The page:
I go to a church now that I love. I never thought I would say that about a church. I never thought I could love a church. But I love this one. It is called Imago Dei, which means "Image of God" in Latin. Latin is exotic and cool.
In the churches I used to go to, I felt like I didn't fit in. I always felt like the adopted kid, as if there was "room at the table for me." Do you know what I mean? I was accepted but not understood. There was room at the table for me, but I wasn't in the family.
It doesn't do any good to bash churches, so I am not making blanket statements against the church as a whole. I have only been involved in a few churches, but I had the same tension with each of them; that's the only reason I bring it up.
Here are the things I didn't like about the churches I went to. First: I felt like people were trying to sell me Jesus. I was a salesman for a while, and we were taught that you are supposed to point out all the benefits of a product when you are selling it. That is how I felt about some of the preachers I heard speak. They were always pointing out the benefits of Christian faith. That rubbed me wrong. It's not that there aren't benefits, there are, but did they have to talk about spirituality like it's a vacuum cleaner. I never felt like Jesus was a product. I wanted Him to be a person. Not only that, but they were always pointing out how great the specific church was. The bulletin read like a brochure for Amway. They were always saying how life-changing some conference was going to be. Life-changing? What does that mean? It sounded very suspicious. I wish they would just tell it to me straight rather than trying to sell me on everything. I felt like I got bombarded with commercials all week and then went to church and got even more.
"I just felt like, in order to be a part of the family, I had to think George W. Bush was Jesus." Read more >>
Only one more thing that bugged me, then I will shut up about it. War metaphor. The churches I attended would embrace war metaphor. They would talk about how we are in a battle, and I agreed with them, only they wouldn't clarify that we were battling poverty and hate and injustice and pride and the powers of darkness. They left us thinking that our war was against liberals and homosexuals. Their teaching would have me believe I was the good person in the world and the liberals were the bad people in the world. Jesus taught that we are all bad and He is good, and He wants to rescue us because there is a war going on and we are hostages in that war. The truth is we are supposed to love the hippies, the liberals, and even the Democrats, and that God wants us to think of them as more important than ourselves. Anything short of this is not true to the teachings of Jesus.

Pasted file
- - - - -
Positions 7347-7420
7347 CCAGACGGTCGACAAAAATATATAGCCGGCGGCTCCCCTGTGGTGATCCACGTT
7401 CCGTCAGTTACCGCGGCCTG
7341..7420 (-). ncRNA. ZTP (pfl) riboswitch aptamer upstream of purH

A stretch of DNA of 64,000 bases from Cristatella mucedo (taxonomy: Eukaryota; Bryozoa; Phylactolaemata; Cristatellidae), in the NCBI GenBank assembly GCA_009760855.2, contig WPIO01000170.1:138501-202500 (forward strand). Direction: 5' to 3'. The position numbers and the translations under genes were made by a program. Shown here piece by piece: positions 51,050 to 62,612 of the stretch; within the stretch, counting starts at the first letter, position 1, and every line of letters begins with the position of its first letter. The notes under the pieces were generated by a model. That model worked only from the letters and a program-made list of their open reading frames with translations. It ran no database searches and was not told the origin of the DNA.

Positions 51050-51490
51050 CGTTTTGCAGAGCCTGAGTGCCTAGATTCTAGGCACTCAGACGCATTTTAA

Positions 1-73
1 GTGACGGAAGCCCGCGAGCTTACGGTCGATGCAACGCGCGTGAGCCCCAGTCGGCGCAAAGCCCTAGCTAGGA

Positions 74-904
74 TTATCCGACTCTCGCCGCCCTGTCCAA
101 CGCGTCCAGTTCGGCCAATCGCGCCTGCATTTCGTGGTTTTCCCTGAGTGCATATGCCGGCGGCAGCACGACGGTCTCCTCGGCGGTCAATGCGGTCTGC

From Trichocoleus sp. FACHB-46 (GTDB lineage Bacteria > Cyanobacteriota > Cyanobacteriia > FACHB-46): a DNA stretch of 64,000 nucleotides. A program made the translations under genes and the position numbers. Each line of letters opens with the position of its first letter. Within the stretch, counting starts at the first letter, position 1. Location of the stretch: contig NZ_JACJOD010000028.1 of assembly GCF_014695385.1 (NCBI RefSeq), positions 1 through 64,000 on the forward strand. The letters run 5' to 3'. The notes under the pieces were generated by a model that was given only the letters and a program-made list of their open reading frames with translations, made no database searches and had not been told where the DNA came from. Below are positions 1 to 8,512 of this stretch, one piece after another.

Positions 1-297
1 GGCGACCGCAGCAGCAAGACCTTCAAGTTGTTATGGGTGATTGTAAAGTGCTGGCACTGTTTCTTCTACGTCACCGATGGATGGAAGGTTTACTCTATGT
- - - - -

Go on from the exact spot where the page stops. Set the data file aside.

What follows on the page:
So one of the things I had to do after God provided a church for me was to let go of any bad attitude I had against the other churches I'd gone to. In the end, I was just different, you know. It wasn't that they were bad, they just didn't do it for me. I read through the book of Ephesians four times one night in Eugene Peterson's The Message, and it seemed to me that Paul did not want Christians to fight with one another. He seemed to care great deal about this, so, in my mind, I had to tell my heart I love the people at the churches I used to go to, the people who were different from me. This was entirely freeing because when I told my heart to do this, my heart did it, and now I think very fondly of those wacko Republican fundamentalists, and I know that they love me, too, and I know that we will eat together, we will break bread together in heaven, and we will love each other so purely it will hurt because we are a family in Christ.
So here is a step-by-step formula for how you, too, can go to church without getting angry: